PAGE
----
By William Jennings / NM News Port
A year ago on this day, the University of New Mexico extended spring break for two weeks to evaluate next steps and see if the suddenly-emerging COVID-19 situation would improve.
Elexis Panas, then a UNM sophomore, remembers it like yesterday.
“Everything was normal,” Panas said. “And then all of a sudden everything just stopped.”
One year later, tens of thousands of students still haven’t returned to their classrooms and do not anticipate doing so until next fall.
Spring 2020: The UNM community reckons with a once in a century pandemic
While some members of the UNM community were blindsided by the move to online, Panas remembers seeing the shutdown coming.
“I think Arizona was getting a case and then Colorado got cases and so we were kind of boxed in,” Panas said. “I remember every lunch it was like ‘how soon do you think it’s going to be until everything gets shut down?’ It was just constant worry before everything lit up.”
That day came on March 11, 2020, when the governor announced that the first three cases of COVID-19 were detected in New Mexico.
Only two days later, UNM President Garnett Stokes announced the school would be extending spring break by two weeks while leaders figured out how to best continue the semester.
“ I was like, ‘you know what I have a feeling this isn’t going to end well.’ So I took everything, absolutely everything. And then I was glad I did.” -UNM student Elexis Panas
Panas said there was a lot of discussion in her sorority about whether the three-week shutdown would be extended.
“I talked to my roommate and said ‘do you think that we should pack everything?’” Panas said. “For me, I was like, ‘you know what I have a feeling this isn’t going to end well.’ So I took everything, absolutely everything. And then I was glad I did.”
Six days later, on March 19, Stokes announced that UNM was officially shuttered for the semester.
All classes would convert to online only. Previously scheduled online classes began March 23 with all other classes being conducted fully online starting April 6.
Graduation, sports, and all other student activities were canceled.
On the faculty side, the university and faculty union officially negotiated special provisions to ensure they would not be penalized for taking leave because of COVID or because of poor student evaluations.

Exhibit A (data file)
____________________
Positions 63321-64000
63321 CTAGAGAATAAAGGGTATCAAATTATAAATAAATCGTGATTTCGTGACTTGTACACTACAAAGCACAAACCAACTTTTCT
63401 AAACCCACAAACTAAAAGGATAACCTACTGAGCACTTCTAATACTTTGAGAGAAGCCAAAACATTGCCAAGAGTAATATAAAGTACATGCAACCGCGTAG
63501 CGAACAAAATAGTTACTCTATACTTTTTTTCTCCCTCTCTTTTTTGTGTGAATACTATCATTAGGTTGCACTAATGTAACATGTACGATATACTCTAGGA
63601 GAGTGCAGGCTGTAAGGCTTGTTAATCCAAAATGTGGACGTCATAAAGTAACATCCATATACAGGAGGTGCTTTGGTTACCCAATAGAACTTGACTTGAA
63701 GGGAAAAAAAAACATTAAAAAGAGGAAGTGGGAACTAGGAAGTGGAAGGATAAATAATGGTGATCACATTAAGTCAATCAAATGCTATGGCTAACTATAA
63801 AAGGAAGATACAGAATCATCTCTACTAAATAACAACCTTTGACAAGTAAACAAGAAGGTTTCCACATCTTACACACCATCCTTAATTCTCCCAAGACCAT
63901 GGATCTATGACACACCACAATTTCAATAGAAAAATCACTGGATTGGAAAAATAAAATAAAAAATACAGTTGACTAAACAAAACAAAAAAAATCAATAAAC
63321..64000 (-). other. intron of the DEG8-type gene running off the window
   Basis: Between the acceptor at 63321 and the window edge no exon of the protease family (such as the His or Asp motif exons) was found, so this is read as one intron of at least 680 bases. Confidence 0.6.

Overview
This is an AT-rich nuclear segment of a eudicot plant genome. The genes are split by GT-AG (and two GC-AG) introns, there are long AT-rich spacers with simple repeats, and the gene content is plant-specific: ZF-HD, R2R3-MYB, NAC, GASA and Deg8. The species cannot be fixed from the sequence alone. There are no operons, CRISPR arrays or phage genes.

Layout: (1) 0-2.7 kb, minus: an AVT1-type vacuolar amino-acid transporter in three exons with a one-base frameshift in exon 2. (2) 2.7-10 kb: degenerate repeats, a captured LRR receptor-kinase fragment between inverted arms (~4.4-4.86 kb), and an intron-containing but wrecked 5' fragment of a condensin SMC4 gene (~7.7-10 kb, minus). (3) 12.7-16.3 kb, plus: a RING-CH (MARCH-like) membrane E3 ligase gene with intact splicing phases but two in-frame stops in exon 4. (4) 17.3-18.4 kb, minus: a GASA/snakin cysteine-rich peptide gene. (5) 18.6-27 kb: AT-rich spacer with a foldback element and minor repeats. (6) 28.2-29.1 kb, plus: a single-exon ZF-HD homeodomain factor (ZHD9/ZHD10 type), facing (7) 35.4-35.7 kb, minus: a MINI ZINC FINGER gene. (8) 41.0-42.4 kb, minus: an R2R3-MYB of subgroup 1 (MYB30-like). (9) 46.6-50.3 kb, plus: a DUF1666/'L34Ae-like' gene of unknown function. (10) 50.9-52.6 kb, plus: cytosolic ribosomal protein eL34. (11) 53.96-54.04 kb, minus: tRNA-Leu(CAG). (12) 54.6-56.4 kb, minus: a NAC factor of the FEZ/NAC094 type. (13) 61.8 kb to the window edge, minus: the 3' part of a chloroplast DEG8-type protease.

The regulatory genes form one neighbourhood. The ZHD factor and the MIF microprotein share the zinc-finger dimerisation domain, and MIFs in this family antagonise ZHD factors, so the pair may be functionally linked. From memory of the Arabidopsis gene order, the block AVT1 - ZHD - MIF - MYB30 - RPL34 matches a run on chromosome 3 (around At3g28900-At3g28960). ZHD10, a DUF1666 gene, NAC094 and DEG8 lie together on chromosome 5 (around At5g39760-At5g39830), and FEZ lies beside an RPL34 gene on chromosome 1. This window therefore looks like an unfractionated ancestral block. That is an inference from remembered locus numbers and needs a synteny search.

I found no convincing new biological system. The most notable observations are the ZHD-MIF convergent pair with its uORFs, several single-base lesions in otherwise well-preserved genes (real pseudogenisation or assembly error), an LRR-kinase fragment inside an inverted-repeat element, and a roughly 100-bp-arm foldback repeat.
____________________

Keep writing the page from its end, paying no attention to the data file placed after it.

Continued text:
As for students living on-campus, UNM requested over email that students living on-campus move out. However, they did say that students who could not move out would be allowed to stay.
Lexxus Salazar was a senior last spring living in the Lobo Rainforest dorms and saw the effects of this request firsthand.
“A lot of kids thought they were getting kicked out,” Salazar said. “I knew a lot of people that thought they had no choice and that they had to just figure out some other form of housing. And that’s really stressful, especially mid-semester.”
Salazar said a big part of the confusion was that the details of the move-out were not communicated well enough.
“I think they could have made it more clear that they weren’t kicking people out, they were asking people to leave,” Salazar said.
She also wishes UNM acted faster to ensure the safety of students living on campus.
“They really didn’t have any plan for how to keep students safe in the housing,” said Salazar. “My roommate was flying in from Las Vegas, Nevada. There wasn’t a system in place for her to quarantine at that point, which wasn’t safe for me and also wasn’t safe for anyone else in the building.”
UNM’s Provost, Dr. James Holloway acknowledges that safety measures and communication last spring were lacking but said that was partially fueled by how quickly the guidance was changing from the state government.
“Folks may remember that literally we’d say something in the morning and the state would put out a new directive in the afternoon and what we said in the morning was no longer relevant,” Holloway said.
”It’s been helpful that it’s not just the university that has gotten more clear, but the state and the nation.”
Holloway also noted that ensuring communication reached as much of the UNM community as possible was difficult.
Part of UNM’s attempt to remedy this began in May when the university began having meetings to ensure communication was consistent and thorough.
“One of the things that the university communications office has really done is really helped us ramp up multiple channels of communication,” Holloway said. “There’s been a much more multi-pronged approach to getting messages out.”
As for what happened when classes resumed on April 6, many students, including Salazar and Panas, felt there was a significant drop in quality.
“None of the professors were prepared,” Salazar said. “I finished fine but didn’t learn anything and if you weren’t used to, or able to excel in, an online setting I think that would have been really hard to keep up with.”
Panas said she believes UNM tried to adapt even if it did not live up to her wishes.
“I think they did the best they could with spring,” Panas said. “It really sucked though… It was awful.”